A new relationship with animals, nature and each other.

The Nigerian Gulf

Out of sight, out of mind

Latest reports are that the oil pouring into the Gulf of Mexico is the equivalent of one Exxon Valdez spill (11 million gallons) every five days. So, by the time they shut the well down, probably sometime in August, that will have amounted to about 20 Exxon Valdezes.

Meanwhile, in West Africa’s Niger Delta, over the last 50 years, they’ve had the equivalent of 50 Exxon Valdezes. It’s the worst single oil catastrophe in history, and it’s still going on … all the time, every day.

Just a few weeks ago, in the same region, a burst pipe that’s part of a Royal Dutch Shell operation was shut down after two months of belching oil. There was an Exxon Mobil spill in April, and another in May. In 2009, Royal Dutch Shell spilled more than four million gallons of crude oil into the Niger Delta. There are 2,000 ongoing spills there.

The Niger Delta is similar in many ways to the Mississippi Delta, whose great marshlands, home to millions of shrimps and crabs, are the birthing grounds for wading birds of all kinds. And there’s basically no one out there making much effort to clean it up. After all, if it’s not in the news in the U.S. or Europe, no one really cares – except the people and the animals who live there.

In his Green Man Blog , John Vidal writes:

With 606 oilfields, the Niger delta supplies 40 percent of all the crude the United States imports and is the world capital of oil pollution. Life expectancy in its rural communities, half of which have no access to clean water, has fallen to little more than 40 years over the past two generations. Locals blame the oil that pollutes their land and can scarcely believe the contrast with the steps taken by BP and the US government to try to stop the Gulf oil leak and to protect the Louisiana shoreline from pollution.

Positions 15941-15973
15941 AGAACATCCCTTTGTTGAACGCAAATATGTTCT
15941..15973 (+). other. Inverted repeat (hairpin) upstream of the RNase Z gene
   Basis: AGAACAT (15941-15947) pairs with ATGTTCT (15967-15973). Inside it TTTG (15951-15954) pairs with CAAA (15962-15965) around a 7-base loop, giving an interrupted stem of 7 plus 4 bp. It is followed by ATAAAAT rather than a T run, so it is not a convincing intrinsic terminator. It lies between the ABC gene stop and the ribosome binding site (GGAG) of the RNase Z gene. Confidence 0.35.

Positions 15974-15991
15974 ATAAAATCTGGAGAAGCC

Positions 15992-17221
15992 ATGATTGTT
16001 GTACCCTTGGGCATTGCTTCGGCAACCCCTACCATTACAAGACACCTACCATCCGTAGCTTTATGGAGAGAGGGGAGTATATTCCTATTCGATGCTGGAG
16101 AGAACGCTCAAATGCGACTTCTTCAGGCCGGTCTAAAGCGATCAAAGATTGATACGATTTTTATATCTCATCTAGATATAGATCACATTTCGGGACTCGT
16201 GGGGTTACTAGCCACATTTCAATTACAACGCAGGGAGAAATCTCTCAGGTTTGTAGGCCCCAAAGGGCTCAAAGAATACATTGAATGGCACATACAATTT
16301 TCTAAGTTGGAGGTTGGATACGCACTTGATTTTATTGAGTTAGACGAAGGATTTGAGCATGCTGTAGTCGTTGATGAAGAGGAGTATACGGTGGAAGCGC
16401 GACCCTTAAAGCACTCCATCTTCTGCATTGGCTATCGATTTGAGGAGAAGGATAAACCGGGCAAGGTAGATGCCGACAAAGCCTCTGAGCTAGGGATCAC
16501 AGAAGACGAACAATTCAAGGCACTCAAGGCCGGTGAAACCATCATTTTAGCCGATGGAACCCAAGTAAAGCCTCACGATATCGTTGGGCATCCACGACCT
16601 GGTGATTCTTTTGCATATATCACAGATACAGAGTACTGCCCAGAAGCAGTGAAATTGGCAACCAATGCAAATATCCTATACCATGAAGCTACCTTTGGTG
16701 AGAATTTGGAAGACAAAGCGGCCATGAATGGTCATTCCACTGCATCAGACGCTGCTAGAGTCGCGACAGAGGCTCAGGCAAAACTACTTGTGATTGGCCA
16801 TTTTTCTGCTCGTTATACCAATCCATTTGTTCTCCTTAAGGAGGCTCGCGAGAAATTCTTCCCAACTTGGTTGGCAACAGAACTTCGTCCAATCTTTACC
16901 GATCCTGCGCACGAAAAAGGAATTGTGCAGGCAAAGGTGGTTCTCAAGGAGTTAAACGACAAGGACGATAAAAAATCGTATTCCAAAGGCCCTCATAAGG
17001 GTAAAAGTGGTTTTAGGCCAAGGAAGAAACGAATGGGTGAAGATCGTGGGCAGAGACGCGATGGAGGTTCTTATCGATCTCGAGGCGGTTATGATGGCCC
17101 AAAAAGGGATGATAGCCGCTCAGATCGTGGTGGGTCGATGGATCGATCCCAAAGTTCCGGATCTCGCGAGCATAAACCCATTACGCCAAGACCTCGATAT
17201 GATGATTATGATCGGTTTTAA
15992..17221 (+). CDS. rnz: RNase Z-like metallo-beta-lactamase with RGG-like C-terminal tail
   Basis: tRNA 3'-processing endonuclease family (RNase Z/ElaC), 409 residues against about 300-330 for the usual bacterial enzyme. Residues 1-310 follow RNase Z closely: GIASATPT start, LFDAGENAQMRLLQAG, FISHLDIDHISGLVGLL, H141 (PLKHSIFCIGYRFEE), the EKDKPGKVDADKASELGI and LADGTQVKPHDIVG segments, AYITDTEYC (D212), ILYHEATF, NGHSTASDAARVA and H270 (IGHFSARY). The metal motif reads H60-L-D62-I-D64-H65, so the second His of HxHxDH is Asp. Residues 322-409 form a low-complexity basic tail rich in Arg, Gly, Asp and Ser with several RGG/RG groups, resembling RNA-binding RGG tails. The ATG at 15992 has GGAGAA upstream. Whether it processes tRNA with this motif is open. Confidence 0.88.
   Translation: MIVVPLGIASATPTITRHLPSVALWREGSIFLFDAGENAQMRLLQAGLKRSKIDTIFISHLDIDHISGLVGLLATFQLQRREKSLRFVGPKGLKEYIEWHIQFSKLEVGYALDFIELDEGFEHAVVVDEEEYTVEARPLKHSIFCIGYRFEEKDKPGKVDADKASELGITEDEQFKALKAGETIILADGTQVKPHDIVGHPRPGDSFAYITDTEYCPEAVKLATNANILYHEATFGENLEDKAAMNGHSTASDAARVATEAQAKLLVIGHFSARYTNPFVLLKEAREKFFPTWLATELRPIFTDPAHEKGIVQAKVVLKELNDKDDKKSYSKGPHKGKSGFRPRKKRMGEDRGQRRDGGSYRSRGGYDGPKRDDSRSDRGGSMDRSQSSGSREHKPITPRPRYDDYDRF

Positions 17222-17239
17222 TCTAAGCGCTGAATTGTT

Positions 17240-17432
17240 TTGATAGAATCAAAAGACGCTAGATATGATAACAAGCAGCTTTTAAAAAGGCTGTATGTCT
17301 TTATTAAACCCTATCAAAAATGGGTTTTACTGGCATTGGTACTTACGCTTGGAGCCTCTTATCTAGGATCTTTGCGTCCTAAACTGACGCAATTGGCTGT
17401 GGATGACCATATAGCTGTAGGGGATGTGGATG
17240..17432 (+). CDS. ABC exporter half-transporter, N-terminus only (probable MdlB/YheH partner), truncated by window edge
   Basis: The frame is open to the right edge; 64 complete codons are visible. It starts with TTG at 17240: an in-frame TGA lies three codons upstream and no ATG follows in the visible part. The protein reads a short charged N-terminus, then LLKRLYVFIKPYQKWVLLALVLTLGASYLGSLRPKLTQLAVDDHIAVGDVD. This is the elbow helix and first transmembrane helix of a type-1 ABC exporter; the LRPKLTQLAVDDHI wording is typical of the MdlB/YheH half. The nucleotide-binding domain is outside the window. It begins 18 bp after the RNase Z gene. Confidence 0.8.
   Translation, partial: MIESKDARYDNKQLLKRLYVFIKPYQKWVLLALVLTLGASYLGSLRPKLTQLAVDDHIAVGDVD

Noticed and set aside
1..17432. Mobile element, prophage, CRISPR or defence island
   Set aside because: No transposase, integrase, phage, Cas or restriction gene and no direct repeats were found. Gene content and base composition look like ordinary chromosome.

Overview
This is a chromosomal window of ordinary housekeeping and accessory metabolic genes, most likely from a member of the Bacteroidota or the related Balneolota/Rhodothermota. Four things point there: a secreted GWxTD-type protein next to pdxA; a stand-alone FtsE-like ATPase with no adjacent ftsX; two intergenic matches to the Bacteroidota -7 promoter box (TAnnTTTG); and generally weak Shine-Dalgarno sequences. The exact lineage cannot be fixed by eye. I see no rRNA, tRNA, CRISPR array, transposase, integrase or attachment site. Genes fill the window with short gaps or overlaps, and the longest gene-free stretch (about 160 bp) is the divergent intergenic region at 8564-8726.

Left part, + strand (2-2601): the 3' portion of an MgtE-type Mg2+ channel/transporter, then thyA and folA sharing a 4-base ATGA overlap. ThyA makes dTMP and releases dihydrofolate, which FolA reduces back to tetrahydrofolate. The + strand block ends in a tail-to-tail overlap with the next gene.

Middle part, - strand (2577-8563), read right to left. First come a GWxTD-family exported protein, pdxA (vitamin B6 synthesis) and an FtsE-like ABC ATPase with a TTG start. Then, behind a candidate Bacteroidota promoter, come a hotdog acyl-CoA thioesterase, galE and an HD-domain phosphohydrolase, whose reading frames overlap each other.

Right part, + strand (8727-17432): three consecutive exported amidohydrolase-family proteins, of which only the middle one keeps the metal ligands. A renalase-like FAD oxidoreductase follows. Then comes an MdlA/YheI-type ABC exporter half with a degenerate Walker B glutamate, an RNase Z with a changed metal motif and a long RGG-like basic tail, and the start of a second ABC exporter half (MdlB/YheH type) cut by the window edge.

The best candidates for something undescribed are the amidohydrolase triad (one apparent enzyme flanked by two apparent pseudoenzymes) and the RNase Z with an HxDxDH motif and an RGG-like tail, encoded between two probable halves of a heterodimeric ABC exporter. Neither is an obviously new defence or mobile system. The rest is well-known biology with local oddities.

So, while there’s talk of moratoriums on more drilling around the United States coast, in other parts of the world there are no environmental laws to stop companies creating havoc. And if they can’t drill here, they’ll just go there …

… And whatever they drill, we’ll buy.

On a recent edition of the radio show Your Call, Lisa Margonelli, journalist and author of Oil on the Brain: Adventures from Pump to Pipeline, commented that:

“We drill in places like Chad, and the United States and the World Bank and Exxon kinda made this deal and went in and created environmental laws on the fly. The problem is that it’s fine to have a moratorium on drilling here, but we need to make sure we’re not going abroad to get the oil. Because we still use oil. So we’re now going to these countries that are a little dicey because the big oilfields are basically gone, so we’re going to places that are riskier geologically, riskier politically, riskier in general, financially, and they tend to be places with fewer regulations.”

There are smaller spills going on all the time. On May 25th, two ships collided off the coast of Singapore. One of them, an oil tanker, spilled about 2,000 tons of crude oil into the ocean. And that same week, 5,000 barrels of oil (210,000 gallons) poured out of the trans-Alaska pipeline.

Just a week in the life of the oil addiction business.